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Dozens Come Out In Rain To Help Sandy Victims On Staten Island

Rep. Michael Grimm: Some Areas Still Vulnerable
Volunteers work to repair a home on Staten Island damaged by Superstorm Sandy - June 7, 2013 (credit: Monica Miller / WCBS 880)

Volunteers work to repair a home on Staten Island damaged by Superstorm Sandy – June 7, 2013 (credit: Monica Miller / WCBS 880)

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NEW YORK (CBSNewYork) - Dozens of volunteers used this rainy day to help Sandy victims restore their homes on Staten Island.

As Andrea pounded wind and rain on a block in Oakwood Beach, dozens of volunteers were inside a home on Adelaide Avenue gutted by Sandy.

“We’re working on doing the primer for the house. I got assigned the corners, cause I can reach up high,” said Deloitte technology risk consultant A.J. Malvisi.

He is giving his time so the homeowner can attend her son’s graduation.

“You hear so much about the destruction of Sandy. So, I really wanted to get in here and see it and help out, do the best i can,” he told WCBS 880 reporter Monica Miller.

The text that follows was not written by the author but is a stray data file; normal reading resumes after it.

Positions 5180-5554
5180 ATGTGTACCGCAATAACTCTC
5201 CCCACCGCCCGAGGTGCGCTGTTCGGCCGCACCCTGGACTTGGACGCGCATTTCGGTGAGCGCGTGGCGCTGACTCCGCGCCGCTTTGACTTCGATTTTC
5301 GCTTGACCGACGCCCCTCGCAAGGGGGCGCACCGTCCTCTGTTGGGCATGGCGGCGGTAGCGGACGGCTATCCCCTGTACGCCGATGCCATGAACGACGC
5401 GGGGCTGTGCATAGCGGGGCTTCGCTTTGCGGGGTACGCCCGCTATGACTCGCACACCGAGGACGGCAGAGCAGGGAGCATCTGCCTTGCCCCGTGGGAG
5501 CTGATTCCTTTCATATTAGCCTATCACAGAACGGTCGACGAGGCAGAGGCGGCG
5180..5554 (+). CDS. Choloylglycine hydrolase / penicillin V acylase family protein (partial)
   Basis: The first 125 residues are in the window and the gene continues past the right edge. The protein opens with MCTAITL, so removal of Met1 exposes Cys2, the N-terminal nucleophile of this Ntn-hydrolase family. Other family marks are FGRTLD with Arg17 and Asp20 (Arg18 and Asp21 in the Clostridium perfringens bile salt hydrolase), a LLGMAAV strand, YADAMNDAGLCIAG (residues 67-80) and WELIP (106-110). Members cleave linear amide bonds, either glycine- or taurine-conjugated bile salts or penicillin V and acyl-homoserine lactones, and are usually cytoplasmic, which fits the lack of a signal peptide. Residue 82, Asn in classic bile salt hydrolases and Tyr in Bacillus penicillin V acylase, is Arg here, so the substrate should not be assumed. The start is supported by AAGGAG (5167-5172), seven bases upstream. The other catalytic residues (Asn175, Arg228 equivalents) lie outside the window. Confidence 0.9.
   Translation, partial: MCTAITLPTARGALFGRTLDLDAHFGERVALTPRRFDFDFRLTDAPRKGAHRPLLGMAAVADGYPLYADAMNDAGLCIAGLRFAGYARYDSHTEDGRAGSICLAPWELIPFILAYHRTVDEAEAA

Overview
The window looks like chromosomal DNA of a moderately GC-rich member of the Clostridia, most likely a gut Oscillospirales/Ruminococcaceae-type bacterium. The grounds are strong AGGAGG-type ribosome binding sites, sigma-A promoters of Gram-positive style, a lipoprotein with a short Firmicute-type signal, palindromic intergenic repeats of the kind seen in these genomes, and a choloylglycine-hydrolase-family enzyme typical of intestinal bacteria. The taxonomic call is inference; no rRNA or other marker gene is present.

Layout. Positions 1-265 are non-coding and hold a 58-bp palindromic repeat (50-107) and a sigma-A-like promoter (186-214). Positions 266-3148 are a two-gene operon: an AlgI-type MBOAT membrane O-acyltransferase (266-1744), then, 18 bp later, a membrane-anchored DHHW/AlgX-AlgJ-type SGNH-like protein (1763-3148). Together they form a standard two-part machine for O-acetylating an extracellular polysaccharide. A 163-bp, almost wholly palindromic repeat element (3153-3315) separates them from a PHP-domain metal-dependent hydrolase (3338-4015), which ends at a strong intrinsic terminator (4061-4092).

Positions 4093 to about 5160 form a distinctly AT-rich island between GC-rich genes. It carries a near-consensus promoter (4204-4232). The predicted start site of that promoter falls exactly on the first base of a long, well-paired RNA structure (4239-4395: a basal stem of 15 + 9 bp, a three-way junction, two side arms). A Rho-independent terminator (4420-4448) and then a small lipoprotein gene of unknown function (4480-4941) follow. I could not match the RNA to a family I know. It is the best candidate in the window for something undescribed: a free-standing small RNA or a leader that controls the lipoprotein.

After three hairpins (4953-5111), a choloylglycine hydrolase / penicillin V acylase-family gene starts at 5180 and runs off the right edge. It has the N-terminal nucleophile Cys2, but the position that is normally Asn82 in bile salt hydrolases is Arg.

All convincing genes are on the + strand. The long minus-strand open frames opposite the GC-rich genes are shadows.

Volunteer Kirsten Connor, executive director of the CityKids Foundation, said it’s hard to believe how much work still needs to be done seven months after the storm.

“It’s too long and it’s rebuilding when we should be able to say ‘rebuilt,’” she said.

With a rollbrush in hand, she said she’s been organizing student volunteers throughout the five boroughs to help get residents back in their homes, like the one in Oakwood Beach.

“It’s bare. Smells you’ve never smelled before. Starkness,” she said.

Rep. Michael Grimm said some areas are still vulnerable.

“Why? Because our beaches have eroded over the years and in superstorm Sandy… So we have no barriers at all right now,” Grimm told Miller. “I think that, you know, the idea of another storm coming… is a scary, scary thought.”

Today’s event was part of the work being done by the Stephen Siller Tunnel to Towers Foundation and part of Deloitte’s IMPACT Day.

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